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Related questions: Formally what is a mathematical construction? and What is a Universal Construction in Category Theory?

Backstory: A question arose in a seminar that concluded with the statement that Bernoulli shifts with the same entropy are isomorphic (proven by Ornstein in 1970 paper here): "Did Ornstein construct an explicit isomorphism?" The reply was that Ornstein indeed outlined a procedure. I left wondering about the definition of construction. This leads to my question.

Question: What is a construction (in mathematics)?

The answer I instinctively came up with is that a construction is a set in Gödel's constructible universe

I feel that this cannot be the complete picture.

  • Category theory has a notion of a "universal property" which wants to describe structures up to isomorphisms. Then the class of all such structures may not be a set. Then maybe a construction is instead a class of objects satisfying a "universal property" i.e. a definable class. This falls in line with What is a Universal Construction in Category Theory?

  • Formal logic with a deductive apparatus has a notion of a "proof" which wants to describe "theorems". Then maybe a construction is instead a "proof." i.e. a finite sequence of steps in the construction. This falls in line with Formally what is a mathematical construction?

There are three main ideas (1) existence <Gödel's constructible universe> (2) universal property <What is a Universal Construction in Category Theory?> and (3) finite sequence of steps <Formally what is a mathematical construction?>

Should all three combined be the definition?

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    $\begingroup$ Have you heard of Coquand and Huet's Calculus of (Inductive) Constructions ? This is more or less the core of Coq. Although I completely agree with Asaf's answer for the concept of a construction in everyday mathematics, it can still be interesting to come up with a formal object that behave like this concept (in the same manner everyday mathematicians does not write formal proofs and does recognize something as a proof even when not written in a formal system, but still the formal sequences called "proofs" in logic are interesting to study). $\endgroup$ – Pece May 16 '18 at 8:08
  • $\begingroup$ I have not. Thank you! I wonder if this is the type theory analog of the set theory constructible universe. Being unfamiliar with type theory, I am instinctively resorting to finding a comparison with set theory. $\endgroup$ – Alberto Takase May 16 '18 at 14:16
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Your question sort of mixes syntax, semantics, informal notions of constructions, and Platonism or other philosophical approaches.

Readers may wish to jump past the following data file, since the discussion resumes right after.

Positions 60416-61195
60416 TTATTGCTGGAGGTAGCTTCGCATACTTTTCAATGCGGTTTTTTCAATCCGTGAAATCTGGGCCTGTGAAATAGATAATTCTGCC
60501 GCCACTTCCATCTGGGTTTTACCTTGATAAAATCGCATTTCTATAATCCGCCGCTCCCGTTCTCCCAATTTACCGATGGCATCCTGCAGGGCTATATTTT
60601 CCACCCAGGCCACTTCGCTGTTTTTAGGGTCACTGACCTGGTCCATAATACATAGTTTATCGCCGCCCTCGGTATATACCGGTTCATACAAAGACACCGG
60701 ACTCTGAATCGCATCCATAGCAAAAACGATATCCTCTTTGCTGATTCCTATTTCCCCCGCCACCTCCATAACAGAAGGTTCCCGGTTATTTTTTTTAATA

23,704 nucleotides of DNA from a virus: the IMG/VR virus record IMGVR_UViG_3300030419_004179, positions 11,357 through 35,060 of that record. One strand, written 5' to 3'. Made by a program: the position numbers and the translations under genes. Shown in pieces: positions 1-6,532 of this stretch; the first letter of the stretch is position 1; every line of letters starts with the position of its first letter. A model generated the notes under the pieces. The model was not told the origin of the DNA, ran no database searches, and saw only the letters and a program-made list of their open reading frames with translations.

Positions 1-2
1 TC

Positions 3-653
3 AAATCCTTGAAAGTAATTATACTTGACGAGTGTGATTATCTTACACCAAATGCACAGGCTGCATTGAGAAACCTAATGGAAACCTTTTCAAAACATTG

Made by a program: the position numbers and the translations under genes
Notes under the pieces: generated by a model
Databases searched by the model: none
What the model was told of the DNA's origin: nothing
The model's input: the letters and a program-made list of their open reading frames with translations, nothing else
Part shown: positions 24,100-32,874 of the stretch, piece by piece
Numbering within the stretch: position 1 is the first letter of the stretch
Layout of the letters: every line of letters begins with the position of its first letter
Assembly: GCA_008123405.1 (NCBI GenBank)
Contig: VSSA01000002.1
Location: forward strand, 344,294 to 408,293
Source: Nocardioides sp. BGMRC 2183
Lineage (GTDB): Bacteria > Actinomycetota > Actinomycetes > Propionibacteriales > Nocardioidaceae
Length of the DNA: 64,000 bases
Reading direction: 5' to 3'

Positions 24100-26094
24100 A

Suppose that you work in $\sf ZF+AD$. That means that the reals are not well-orderable. But you can still construct them from $\Bbb Q$. But now $\Bbb R\notin L$, so can you construct it or not? What about the "real reals"? Are they in $L$ or not? Maybe Woodin's Ultimate $L$ instead? But whenever Platonism is involved, questions of choice-of-theory start to rear their ugly head.

The truth is that a construction is an outline, which is accepted by other mathematicians as a correct algorithm for starting from something and ending up with something else.

The exact details of what is a construction are left to vary between one field and another. You might argue that a diagram chasing argument and appealing to a universal property is not "enough" to be called a construction. Others would tell you that a transfinite recursion which heavily relies on the choice of choice function/well-ordering is not a construction. And others would tell you that unless you can explicitly compute each and every object in the "constructed target", then it's not a construction.

Each of these are subject to the conventional jargon of the field of interest. If mathematics is what mathematicians do and other mathematicians agree to be mathematics, then a construction is something that mathematicians construct in their respective fields, and their colleagues agree to be a construction.

So at the end of the day, "construction" is context dependent. It might be one thing for a set theorist, and a whole other thing for a group theorist, and an entirely different thing for someone working in proof theory. I don't think you can fully quantify this into a mathematical definition, just like you can't quite quantify what it means for two proofs to be the same. This is more of a "pornography" thing: you can identify a construction when you see one, but it has no exact definition.

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